So as this is my first ever blog it will give this plea…Please read it and be gentle?
Going to conferences, especially a major industrial hygiene conference like the AIHce, is a fantastic way to learn about the technical aspects of what we do, but also it’s a great place to meet people and to network. We are fortunate that our profession is a close community of scientists, academics, leaders, regulators, and down right awesome hygienists. But no matter what your profession is, you may like to think about building a network of peers who you can call on for help, or just throw around ideas to see if someone else is thinking the same thing as you.
Building a network of professionals around you is also a great way (but not the only way) to further yourself in your career and to help others develop their career also. Being a loud mouthed Yorkshireman from the UK I find it easy, but it is one of the most important skills for professional development.
At AIHce 2014 I am very much looking forward to building on my network of hygienists and professionals from the OEHS community. So here are some top tips from the perspective of this “young hygienist“on networking:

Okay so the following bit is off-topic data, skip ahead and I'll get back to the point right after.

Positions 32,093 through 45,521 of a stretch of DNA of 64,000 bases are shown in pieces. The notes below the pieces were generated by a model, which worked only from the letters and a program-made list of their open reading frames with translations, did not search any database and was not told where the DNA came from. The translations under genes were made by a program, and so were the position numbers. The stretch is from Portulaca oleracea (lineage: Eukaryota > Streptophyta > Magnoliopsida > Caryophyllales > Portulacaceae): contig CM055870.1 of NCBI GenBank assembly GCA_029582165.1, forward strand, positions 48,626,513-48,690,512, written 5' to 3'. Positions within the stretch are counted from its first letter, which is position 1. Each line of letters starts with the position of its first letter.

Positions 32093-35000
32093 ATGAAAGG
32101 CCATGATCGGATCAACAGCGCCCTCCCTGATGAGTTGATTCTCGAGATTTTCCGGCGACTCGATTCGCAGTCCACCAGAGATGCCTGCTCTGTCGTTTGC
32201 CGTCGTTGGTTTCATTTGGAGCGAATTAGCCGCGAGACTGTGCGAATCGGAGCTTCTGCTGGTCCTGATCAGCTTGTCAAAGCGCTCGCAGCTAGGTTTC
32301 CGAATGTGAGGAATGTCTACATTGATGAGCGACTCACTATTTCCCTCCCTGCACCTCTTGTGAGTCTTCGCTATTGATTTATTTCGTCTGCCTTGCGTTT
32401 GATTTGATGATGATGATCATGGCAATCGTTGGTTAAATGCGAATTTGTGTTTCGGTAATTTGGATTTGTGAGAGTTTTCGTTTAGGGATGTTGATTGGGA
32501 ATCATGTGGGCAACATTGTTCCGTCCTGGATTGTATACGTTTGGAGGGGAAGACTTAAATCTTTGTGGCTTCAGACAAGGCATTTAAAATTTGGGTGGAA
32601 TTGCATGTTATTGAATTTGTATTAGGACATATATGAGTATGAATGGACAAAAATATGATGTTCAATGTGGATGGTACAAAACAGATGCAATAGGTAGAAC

1. Build a network of peers who are wiser than you…at the AIHce this generally isn’t too difficult!
I know Kate Cole talks about #hygienegods a lot and yes seek out those who have been there and done that and got the t-shirt…but it’s important to ask them about their experiences the obstacles they faced on their way. So in preparation for the AIHce I have set my mind to sponge mode and am ready to soak it all up.
2. Find professionals who work in the same sector as you
Depending on your sector, this usually isn’t too difficult, especially at a large conference like the AIHce.
3. Find people who are at a similar place in your career who have similar goals.
One great example of this at the AIHce is the Future Leaders Institute (FLI), which I had the honour of being part of in November 2011. The FLI is consists of a group of people from different backgrounds and countries but the common thread is that they all have a passion for industrial (occupational) hygiene. Although three years have passed since I was a part of FLI, we still maintain contact and we now have a great community where we can ask questions, bounce ideas off of each other and also enjoy hanging out at conferences.
So wherever you find yourself, get yourself into groups such as regional meetings, special interest groups, online groups, conferences and go and build your network. Don’t be shy – just remember that there are probably a whole heap of people just like you trying to do the same thing.